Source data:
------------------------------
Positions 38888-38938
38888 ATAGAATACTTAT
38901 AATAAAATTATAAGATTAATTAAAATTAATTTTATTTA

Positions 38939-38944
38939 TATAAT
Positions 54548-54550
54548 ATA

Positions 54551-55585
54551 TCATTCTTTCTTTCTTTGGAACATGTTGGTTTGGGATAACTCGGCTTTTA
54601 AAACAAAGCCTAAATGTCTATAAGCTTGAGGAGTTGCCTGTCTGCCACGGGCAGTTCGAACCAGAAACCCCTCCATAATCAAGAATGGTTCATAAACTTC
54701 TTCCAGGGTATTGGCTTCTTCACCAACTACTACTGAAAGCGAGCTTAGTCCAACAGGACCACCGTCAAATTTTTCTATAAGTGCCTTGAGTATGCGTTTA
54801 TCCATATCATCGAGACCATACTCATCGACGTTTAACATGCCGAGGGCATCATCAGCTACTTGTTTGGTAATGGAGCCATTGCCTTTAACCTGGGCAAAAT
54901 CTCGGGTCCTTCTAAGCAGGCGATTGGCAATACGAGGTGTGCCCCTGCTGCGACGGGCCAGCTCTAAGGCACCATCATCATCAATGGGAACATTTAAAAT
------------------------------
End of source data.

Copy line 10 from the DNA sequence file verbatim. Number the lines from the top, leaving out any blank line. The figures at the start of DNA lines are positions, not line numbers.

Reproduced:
54601 AAACAAAGCCTAAATGTCTATAAGCTTGAGGAGTTGCCTGTCTGCCACGGGCAGTTCGAACCAGAAACCCCTCCATAATCAAGAATGGTTCATAAACTTC